U.S. President George Bush told a cheering crowd of tens of thousands in Georgia that their country proved to the world that oppressed people could rise up and claim freedom. Mr. Bush called the former Soviet republic a "beacon of liberty" for the entire world.
The crowd, by some estimates at least 100,000, began gathering hours before President Bush arrived in Tbilisi's Freedom Square. Many carried American and Georgian flags. Mr. Bush, appearing with Georgian President Mikhail Saakashvili, received an enthusiastic welcome.
It is the same square where thousands of Georgians gathered in 2003 to demand the ouster of then-President Eduard Shevardnandze. In 1989, when it was called Lenin Square, Soviet forces violently broke up protests.
President Bush told the crowd, "Under Lenin's steely gaze, thousands of Georgians prayed and sang and demanded their independence. The Soviet Army crushed that day of protest but they could not crush the spirit of the Georgian people."
Mr. Bush also thanked Georgia for sending troops to join the U.S.-led coalition in Iraq, and for not withdrawing those troops despite the ongoing insurgency.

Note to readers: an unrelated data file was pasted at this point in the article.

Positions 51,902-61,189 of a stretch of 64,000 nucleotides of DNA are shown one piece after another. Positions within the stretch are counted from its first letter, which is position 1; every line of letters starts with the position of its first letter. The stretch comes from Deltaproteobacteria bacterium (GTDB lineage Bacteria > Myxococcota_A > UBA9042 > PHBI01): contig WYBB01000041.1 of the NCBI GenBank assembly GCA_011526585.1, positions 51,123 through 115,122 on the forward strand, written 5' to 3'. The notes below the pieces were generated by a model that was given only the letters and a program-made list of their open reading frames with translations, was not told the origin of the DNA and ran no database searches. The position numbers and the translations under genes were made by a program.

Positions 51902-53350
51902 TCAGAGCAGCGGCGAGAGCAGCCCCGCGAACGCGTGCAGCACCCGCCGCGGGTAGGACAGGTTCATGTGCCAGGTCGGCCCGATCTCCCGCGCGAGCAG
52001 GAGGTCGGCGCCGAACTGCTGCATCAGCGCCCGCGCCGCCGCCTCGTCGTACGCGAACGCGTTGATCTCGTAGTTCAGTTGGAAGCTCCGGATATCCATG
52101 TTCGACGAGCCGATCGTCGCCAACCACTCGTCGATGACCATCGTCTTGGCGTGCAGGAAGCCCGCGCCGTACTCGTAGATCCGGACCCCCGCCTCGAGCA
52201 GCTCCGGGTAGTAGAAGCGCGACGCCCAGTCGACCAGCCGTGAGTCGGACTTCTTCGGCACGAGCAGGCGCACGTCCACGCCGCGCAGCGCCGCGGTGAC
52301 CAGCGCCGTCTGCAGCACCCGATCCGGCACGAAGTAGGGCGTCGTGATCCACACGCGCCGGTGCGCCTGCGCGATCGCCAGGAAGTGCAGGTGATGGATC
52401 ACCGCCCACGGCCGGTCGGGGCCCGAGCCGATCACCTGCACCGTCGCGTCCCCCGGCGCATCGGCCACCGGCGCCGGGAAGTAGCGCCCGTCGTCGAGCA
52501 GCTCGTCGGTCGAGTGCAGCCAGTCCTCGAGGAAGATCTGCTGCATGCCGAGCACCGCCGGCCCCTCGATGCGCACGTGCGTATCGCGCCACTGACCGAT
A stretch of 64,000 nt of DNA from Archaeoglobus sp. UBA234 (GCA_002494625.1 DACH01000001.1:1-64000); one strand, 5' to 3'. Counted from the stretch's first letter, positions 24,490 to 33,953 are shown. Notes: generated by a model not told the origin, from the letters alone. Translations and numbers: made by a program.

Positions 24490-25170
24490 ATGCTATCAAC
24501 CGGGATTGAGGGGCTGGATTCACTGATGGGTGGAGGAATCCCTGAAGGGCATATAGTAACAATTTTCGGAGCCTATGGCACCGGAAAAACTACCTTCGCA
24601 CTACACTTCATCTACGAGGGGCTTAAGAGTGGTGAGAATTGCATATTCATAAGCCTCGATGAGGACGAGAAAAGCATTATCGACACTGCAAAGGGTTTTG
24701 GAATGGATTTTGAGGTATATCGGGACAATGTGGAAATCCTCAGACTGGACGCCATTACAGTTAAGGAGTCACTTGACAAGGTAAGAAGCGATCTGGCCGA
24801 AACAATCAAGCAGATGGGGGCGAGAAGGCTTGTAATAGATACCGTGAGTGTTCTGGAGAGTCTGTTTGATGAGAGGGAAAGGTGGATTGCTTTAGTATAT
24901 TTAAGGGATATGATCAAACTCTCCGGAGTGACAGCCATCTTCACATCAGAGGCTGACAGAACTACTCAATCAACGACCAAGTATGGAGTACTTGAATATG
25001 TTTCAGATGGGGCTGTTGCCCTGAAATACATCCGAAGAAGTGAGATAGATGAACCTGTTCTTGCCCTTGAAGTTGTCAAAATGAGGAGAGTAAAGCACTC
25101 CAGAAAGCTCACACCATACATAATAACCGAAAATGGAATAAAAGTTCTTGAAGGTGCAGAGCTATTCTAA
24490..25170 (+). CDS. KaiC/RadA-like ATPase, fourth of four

[Hours after that address, U.S. Secret Service officials said Georgian authorities informed them that a device described as a possible hand grenade was thrown within 30 meters of the stage. They say the device did not explode and that they are investigating the incident.]
Earlier, Mr. Bush held a news conference with President Saakashvilli. The U.S. president said that during his visit to Moscow this week, he spoke to Russian President Vladimir Putin about Georgia’s insistence that Moscow close two remaining Russian bases in the country, in compliance with a 1999 demand by the Organization for Security and Co-operation In Europe. "He reminded me that there was an agreement in place -- the 1999 agreement. He said the Russians want to work with the government to fulfill the obligations and terms of that agreement."
Georgia said last month that Russia had agreed to close its bases by 2008. But Russian Defense Minister Sergei Ivanov later said Moscow would need at least four years to complete the withdrawal.